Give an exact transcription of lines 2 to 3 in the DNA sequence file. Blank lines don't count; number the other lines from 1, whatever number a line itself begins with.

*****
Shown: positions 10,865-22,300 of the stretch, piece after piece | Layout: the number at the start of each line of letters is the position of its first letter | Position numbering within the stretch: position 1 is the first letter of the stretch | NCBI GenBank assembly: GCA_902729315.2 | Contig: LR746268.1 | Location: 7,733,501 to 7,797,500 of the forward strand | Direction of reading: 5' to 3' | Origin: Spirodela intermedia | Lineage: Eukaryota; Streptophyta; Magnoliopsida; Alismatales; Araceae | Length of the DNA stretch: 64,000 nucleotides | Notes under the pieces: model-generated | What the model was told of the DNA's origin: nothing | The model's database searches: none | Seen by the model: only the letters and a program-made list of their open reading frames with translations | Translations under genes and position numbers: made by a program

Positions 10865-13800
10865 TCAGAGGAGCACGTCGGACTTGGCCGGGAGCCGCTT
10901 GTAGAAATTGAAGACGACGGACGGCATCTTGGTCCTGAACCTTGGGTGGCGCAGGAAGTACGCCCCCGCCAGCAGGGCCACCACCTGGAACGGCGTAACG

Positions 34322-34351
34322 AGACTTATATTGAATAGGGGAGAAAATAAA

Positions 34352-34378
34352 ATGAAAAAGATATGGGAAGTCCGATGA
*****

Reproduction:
Positions 10865-13800
10865 TCAGAGGAGCACGTCGGACTTGGCCGGGAGCCGCTT